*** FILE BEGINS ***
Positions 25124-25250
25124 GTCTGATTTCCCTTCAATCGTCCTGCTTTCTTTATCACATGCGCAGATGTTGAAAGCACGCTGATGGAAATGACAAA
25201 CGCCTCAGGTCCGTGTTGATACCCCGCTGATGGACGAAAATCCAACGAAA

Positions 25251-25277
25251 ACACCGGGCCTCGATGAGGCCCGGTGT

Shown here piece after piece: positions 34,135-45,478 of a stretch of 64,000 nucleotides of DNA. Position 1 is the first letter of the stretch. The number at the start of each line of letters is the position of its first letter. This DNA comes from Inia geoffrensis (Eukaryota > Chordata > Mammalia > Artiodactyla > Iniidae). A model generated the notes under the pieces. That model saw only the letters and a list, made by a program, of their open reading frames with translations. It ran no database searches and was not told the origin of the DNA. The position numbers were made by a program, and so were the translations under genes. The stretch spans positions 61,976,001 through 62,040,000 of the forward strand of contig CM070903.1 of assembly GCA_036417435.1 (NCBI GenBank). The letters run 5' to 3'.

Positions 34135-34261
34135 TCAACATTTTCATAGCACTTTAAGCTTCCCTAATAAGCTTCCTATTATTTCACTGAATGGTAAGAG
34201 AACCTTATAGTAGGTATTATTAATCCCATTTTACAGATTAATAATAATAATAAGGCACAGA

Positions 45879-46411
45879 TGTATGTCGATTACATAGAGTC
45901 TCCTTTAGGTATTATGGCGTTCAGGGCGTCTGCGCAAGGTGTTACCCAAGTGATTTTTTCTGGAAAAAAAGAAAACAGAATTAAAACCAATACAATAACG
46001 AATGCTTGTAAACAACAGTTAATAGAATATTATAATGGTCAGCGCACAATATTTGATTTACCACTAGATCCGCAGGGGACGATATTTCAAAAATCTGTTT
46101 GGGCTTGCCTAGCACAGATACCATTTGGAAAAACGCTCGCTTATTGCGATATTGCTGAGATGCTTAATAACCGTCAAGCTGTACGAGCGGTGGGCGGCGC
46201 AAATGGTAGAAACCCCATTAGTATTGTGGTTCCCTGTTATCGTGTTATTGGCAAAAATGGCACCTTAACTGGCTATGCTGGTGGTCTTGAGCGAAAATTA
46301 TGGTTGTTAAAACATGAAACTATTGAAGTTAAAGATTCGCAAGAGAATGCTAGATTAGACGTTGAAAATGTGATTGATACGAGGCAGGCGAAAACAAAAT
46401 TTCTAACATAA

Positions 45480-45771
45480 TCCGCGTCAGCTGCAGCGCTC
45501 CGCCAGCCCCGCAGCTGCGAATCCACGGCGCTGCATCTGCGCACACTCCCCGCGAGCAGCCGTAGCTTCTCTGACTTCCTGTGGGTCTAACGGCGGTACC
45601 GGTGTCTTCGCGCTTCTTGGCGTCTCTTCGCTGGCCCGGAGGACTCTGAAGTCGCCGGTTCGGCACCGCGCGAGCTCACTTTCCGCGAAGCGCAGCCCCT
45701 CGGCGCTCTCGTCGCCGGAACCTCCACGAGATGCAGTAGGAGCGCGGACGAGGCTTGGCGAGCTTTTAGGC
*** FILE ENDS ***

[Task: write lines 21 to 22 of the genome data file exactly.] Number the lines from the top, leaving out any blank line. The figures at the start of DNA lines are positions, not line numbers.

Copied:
45601 GGTGTCTTCGCGCTTCTTGGCGTCTCTTCGCTGGCCCGGAGGACTCTGAAGTCGCCGGTTCGGCACCGCGCGAGCTCACTTTCCGCGAAGCGCAGCCCCT
45701 CGGCGCTCTCGTCGCCGGAACCTCCACGAGATGCAGTAGGAGCGCGGACGAGGCTTGGCGAGCTTTTAGGC